AV means Antivirus software. There are loads of free such applications available all over the Internet. Most known might be AVG Free Edition, however, it's not as robust as NOD32 from ESET (www.eset.com).
NOD32, however, has only 30-days trial and then you have to pay.
I have used NOD32 for ages and from my personal experience, I might say that it's the best one to look for.

And at last - I wouldn't use Internet Explorer as a default browser, unless really neccessary, as it posses quite a threat for a computer security. Try downloading Firefox or Opera. At least Firefox is much safer to use than Internet Explorer.
MSIE (Internet Explorer) is probably the best tool for you - if you want to get a virus visiting your computer quite often.
This, however, depends on a way you use your computer. If you don't browse malicious websites, such as cracks and hacks websites, you are safe. Relatively... :-)

regards,
CyberGhost
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by:mrenos
ID: 16606580
This box will be networked with others in a LAN or it will be stand alown on the internet ?
If you are in a LAN, what are the jobs that others do with your computer ?

I think that you have to awnser to the above questions first and then to see how to protect your computer. Because there are services, shares etc that can be disabled/removed if you are not in a LAN.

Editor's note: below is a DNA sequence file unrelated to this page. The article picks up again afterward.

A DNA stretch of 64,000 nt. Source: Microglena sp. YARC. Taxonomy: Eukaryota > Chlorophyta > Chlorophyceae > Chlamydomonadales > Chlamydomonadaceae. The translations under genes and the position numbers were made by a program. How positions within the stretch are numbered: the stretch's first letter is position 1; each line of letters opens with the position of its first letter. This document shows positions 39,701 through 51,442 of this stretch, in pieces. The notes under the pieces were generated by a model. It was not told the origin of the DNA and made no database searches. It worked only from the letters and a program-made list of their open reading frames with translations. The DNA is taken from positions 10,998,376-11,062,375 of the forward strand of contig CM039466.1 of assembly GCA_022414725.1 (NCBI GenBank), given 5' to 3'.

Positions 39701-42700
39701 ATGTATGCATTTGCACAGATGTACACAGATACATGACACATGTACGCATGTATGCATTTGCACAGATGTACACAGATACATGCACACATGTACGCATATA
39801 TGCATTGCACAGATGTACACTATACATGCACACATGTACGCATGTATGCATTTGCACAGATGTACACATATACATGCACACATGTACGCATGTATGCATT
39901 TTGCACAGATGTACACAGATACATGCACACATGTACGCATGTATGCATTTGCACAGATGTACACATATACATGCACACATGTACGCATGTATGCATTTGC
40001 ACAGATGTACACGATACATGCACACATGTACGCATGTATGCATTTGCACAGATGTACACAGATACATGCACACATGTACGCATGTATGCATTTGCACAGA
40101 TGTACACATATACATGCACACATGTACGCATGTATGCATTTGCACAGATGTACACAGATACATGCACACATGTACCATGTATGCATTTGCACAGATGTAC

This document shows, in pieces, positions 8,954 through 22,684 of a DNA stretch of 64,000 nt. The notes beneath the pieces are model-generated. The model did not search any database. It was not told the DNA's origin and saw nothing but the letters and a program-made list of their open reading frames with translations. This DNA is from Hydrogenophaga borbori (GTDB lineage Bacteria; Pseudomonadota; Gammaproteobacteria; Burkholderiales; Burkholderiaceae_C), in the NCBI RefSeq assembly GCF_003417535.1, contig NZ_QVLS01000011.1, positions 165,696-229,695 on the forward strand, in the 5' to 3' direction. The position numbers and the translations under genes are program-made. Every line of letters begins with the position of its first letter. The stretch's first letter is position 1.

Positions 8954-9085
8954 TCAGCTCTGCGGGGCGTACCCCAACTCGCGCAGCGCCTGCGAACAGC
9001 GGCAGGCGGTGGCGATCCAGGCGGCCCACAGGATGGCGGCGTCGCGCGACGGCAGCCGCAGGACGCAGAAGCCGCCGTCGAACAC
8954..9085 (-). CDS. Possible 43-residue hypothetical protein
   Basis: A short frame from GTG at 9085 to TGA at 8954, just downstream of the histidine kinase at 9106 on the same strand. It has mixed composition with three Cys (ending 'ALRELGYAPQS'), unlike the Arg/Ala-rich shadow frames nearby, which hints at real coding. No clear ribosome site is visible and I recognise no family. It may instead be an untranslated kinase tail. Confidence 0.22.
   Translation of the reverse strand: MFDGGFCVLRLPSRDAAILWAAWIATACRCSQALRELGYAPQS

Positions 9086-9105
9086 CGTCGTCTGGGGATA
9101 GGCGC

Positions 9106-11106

Hope this helps a bit..
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by:SteveK777
ID: 16607182
The machine is not networked but it is attached to a wireless router and the internet.  It is at SP2 and I am running Norton Professional Internet Security and AV.  I routinely check for patches for both XP and Norton.   My primary concern is that anyone with physical access to the machine not be able to access the files.  

JammyPak commented that "a lot of tools (ex. l0phtcrack) require physical access to the sam database in order to crack it. If people can't get at your machine, it makes things more difficult for them."  

JammyPak - If someone stole my machine, notwithstanding the strong passwords and SP2, does this mean that someone can run a commercially available product to circumvent my username and password, and if so, are there any steps I can take to prevent such an occurance?  The issue is that my machine is in a very remote area and if I am traveling, for example, it could be days until I even realized it was gone.  I am concerned to load sensitive data onto ithe machine unless and until I better understand how to protect the data.

Thanks in advance for your help.  
Steve
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by:mrenos
mrenos earned 664 total points
ID: 16607562
My opinions based on my experience are 2.

First :
1. Create an account with a complicated and long password ( eg. 10 - 12 chars and not like this: if your name is mamamiathisispassword, create a password like m@m@m1@th1$1$p@ssw0rd )
2. Encrypt your data ( http://www.microsoft.com/windowsxp/using/security/learnmore/encryptdata.mspx )